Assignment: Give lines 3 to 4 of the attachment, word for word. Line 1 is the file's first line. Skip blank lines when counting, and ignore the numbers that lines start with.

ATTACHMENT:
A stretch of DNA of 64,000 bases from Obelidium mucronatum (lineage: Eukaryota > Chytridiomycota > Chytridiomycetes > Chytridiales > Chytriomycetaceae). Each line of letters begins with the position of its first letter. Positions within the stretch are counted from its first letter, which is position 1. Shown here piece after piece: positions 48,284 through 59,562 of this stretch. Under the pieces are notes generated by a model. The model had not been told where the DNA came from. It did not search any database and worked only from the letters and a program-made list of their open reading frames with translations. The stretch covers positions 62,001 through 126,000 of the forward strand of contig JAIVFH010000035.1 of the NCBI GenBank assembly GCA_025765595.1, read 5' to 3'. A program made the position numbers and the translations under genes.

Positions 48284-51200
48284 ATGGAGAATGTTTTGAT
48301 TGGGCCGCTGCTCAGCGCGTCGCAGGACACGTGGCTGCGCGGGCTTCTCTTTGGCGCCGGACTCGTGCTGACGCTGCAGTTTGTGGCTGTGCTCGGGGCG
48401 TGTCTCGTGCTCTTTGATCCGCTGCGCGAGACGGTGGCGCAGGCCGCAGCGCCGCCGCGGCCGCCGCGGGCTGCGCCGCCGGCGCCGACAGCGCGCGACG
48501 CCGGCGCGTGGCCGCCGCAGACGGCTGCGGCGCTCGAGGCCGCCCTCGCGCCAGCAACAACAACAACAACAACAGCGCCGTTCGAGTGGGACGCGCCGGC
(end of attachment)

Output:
48284 ATGGAGAATGTTTTGAT
48301 TGGGCCGCTGCTCAGCGCGTCGCAGGACACGTGGCTGCGCGGGCTTCTCTTTGGCGCCGGACTCGTGCTGACGCTGCAGTTTGTGGCTGTGCTCGGGGCG